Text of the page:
Cranial nerves Clinical importance

Cranial nerves Clinical importance - Cranial nerves...

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Cranial nerves Clinical importance Parasympathetic cranial nerves: CNIII; CNVII; CNIX; CNX [1973] Submandibular ganglion: Submandibular salivary gland Otic ganglion: Parotid salivary gland Otalgia Referred pain from: o Ant. 2/3 of tongue, floor of mouth, lower teeth ---- CNV o Post. 1/3 of tongue, oropharynx ---- CNIX o Hypopharynx, larynx ---- CNX o Cervical spine, neck ---- C2 Consider primary innervation of ear: o Auriculotemporal branch of Mandibular CNV CNVII o Middle ear Tympanic (Jacobsen’s) branch of CNIX Tympanic (Arnold’s) branch of CNX Implication: Essential to search elsewhere for pathology in patients with otalgia but normal ears CNI: Olfactory Anosmia:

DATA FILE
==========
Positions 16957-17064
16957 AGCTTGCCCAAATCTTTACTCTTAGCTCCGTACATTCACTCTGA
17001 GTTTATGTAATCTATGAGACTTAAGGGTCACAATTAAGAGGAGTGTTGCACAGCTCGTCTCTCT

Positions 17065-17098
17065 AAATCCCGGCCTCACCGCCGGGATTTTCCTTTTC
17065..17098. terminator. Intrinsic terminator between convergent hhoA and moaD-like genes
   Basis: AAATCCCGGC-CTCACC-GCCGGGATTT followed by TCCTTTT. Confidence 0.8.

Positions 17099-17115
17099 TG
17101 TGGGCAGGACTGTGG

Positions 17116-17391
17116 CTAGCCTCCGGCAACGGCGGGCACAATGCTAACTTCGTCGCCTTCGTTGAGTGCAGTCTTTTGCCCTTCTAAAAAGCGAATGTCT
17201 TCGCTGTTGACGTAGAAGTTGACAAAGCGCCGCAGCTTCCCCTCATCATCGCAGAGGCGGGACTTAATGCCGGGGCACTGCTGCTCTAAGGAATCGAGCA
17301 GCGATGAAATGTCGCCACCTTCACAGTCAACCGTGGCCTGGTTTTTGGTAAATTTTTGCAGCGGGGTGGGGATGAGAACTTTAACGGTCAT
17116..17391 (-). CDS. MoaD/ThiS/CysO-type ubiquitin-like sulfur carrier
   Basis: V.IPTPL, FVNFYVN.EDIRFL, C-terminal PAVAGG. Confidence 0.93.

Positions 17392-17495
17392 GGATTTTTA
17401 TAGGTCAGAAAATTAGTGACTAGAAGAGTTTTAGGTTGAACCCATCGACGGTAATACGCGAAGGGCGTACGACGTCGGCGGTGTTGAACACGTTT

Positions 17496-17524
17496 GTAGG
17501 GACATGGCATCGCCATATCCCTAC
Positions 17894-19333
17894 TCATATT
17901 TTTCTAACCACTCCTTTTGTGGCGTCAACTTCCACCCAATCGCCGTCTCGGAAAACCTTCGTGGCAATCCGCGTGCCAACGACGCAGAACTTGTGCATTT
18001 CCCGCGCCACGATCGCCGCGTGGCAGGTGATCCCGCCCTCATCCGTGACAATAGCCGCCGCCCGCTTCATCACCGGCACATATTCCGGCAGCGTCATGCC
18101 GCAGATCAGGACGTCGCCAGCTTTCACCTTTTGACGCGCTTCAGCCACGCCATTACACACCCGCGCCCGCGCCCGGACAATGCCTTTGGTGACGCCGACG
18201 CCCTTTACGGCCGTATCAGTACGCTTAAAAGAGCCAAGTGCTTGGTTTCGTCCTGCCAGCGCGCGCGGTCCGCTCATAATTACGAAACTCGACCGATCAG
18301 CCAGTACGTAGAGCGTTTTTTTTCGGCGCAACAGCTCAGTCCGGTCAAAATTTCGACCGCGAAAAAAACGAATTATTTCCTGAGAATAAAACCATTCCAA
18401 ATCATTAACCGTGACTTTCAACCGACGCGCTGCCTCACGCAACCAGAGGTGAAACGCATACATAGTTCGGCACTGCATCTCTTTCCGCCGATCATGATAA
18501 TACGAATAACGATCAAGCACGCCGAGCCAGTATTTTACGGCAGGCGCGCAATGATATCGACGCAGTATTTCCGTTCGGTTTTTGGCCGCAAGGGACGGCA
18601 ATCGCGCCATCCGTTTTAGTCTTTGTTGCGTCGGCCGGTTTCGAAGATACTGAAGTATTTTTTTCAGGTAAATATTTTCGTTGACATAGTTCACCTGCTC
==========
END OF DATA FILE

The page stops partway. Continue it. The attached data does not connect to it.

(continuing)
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Hyperosmia (olfactory hyperesthesia): Result of psychological changes in responsiveness to odours CNII: Optic Lesion of Retina ---- Scotoma (circumscribed region of visual deficit) Amaurosis Fugax: Transient occlusion of retinal artery: Warning sign for impending retinal/cerebral infarct Lesion of Optic Nerve ---- Monocular visual loss (whole eye blindness): Common causes: Glaucoma; Optic Neuritis; Neuropathy; Trauma; Space Occupying Lesion (SOL; e.g. neuromma, meningioma or glioma) Lesion of Optic Chiasm ---- Bi-temporal hemianopia (both temporal fields): Common causes: Pituitary adenoma (compression); SOL (e.g. meningioma, glioma) Retrochiasmal lesions:
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Cranial nerves Clinical importance - Cranial nerves...

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